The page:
Learning in a Digital World
Our children's affinity for technology changes the learning landscape.
My 7-year-old downloaded an app on his iPod.
When I was 7, the words “download,” “app” and “iPod” didn’t even exist. When my children first got their iPods and they asked me how to download an app, I was stumped. It was a foreign concept to me. In fact, my son was able to do it within seconds, while I was reading the instruction book looking for directions about downloading apps.
This concept of our kids being able to easily handle technology and parents being uncomfortable is not a totally new concept. In fact, Marc Prensky, author of “Don’t’ Bother Me Mom—I’m Learning," coined the terms digital natives and digital immigrants. Our children are digital natives. They have been exposed to and immersed in a society where technology has always been present—they have grown up with it, so to speak.
Their lives never existed without cell phones, computers, Internet, GPS systems, or even something as archaic as a microwave. Even video game systems barely resemble the video games of the 1980s—forever changed as now the game is being played interactively by gamers around the globe.
The majority of parents of this generation are comfortable with technology, but not like the digital native. Prensky refers to this group as digital immigrants. Think of it as an immigrant coming to a new country—having to learn a new language, new customs, and how to just function in that society.
Gone are the days of hand written letters, or even paying bills with checks. Who belongs to this group identified as digital immigrants? I definitely do, and so do many of my friends. It is safe to say that pretty much anyone who grew up before the ‘90s is considered a digital immigrant.
In the classroom this shows itself in a different way. At home, children have everything at their fingertips: computers, internet access, and countless opportunities to interact. If they want information about something—BAM—they can get it.
In school, the lack of technology is limiting just how far their learning experience can go. There is one teacher and 25 to 30 students in a classroom. Where is the ability to have instant access to other resources? Where is the ability to learn more and become a self directed learner if the technology is limited? Where is the ability to keep these kids in school, engaged and interested, when they know they can connect and learn on their own, outside of school, in a way that meets their personal needs better?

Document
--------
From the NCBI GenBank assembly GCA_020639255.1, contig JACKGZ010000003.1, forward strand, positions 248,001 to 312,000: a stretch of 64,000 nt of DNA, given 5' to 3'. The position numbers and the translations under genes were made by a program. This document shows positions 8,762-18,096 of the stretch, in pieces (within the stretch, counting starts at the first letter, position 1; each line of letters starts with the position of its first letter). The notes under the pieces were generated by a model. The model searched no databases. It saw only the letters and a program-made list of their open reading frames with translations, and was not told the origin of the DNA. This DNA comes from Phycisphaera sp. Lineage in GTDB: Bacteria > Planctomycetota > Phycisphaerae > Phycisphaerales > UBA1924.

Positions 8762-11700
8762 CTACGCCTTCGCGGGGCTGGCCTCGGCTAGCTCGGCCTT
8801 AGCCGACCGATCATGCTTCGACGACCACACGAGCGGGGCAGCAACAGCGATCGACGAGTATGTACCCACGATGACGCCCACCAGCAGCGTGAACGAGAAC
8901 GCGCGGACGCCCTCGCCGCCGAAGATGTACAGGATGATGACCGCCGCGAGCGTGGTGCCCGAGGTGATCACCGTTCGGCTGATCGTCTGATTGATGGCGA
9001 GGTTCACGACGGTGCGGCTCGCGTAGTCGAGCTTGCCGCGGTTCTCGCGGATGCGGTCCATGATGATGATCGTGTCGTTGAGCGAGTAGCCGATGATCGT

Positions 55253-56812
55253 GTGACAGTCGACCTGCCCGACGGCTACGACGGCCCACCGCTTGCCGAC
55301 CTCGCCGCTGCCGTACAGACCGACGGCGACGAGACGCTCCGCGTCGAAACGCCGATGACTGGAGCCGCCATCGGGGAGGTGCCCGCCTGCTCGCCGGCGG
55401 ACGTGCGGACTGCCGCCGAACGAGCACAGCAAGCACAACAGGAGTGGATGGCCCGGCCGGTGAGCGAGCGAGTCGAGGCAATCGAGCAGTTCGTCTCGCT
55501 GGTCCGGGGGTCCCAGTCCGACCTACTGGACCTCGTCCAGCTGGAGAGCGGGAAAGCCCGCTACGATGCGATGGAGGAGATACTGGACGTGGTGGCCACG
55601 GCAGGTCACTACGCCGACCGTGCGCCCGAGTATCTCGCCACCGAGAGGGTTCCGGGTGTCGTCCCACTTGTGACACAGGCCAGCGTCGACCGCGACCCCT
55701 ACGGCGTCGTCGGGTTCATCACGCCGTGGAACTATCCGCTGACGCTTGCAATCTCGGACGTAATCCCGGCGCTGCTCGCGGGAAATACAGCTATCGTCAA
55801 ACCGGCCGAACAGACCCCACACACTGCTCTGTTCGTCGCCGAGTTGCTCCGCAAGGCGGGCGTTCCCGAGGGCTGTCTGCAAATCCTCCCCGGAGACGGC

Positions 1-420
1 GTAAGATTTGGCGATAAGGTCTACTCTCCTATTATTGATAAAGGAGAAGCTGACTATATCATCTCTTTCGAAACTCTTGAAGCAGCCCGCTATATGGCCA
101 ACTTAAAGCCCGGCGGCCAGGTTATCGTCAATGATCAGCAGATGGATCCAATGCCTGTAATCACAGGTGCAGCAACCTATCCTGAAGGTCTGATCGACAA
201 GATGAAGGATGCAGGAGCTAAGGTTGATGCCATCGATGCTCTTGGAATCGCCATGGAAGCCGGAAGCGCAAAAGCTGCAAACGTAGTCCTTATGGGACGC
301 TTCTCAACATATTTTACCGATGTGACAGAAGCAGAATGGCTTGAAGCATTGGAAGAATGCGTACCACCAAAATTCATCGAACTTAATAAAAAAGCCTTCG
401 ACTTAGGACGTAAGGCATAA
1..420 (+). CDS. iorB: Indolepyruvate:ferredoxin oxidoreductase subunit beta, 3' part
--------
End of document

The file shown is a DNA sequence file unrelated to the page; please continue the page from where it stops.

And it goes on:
It is not that technology is magic tool. Prensky researched and found that one major difference between the technology of video games/computers and learning in a classroom is that computers and video games have one primary goal: to engage the user. It's designed to keep the user engaged for 30, 60 or even more hours.
The disconnect comes from the primary goal of education in general. The goal of education has always been to instruct and get the information across. It is suspected that students who do spend so much of their time plugged into technology will not accept learning that is “boring” as compared to what the possibilities are.
Recently, a graduate course I took stated that, nationally, 30 percent of high school students are dropping out. Some of those are the reasons you would think, like pregnancy or having to support a family. But the majority leave because their need to be engaged is not being met.
The needs of the 21st century learner—their brains are a bit different than the brains of kids just 20 years ago. We can thank technology for that.
Think for a second even how much our news programs have changed. The constant stream of words across the bottom of the screen (Or updates on your Facebook page) is there because we, as a society, want to know more than one thing at a time and want to know it now. I know I love the ticker on the news channel, especially when the weather scrolls across the screen. It is much more convenient than waiting for the weather man to pop up on the screen only at his slotted time.
It is what it is. There is no going back. But we can continue to adapt, and learn, in this new digital world, my fellow immigrants. With the way technology is moving, we honestly have no clue what the possibilities are.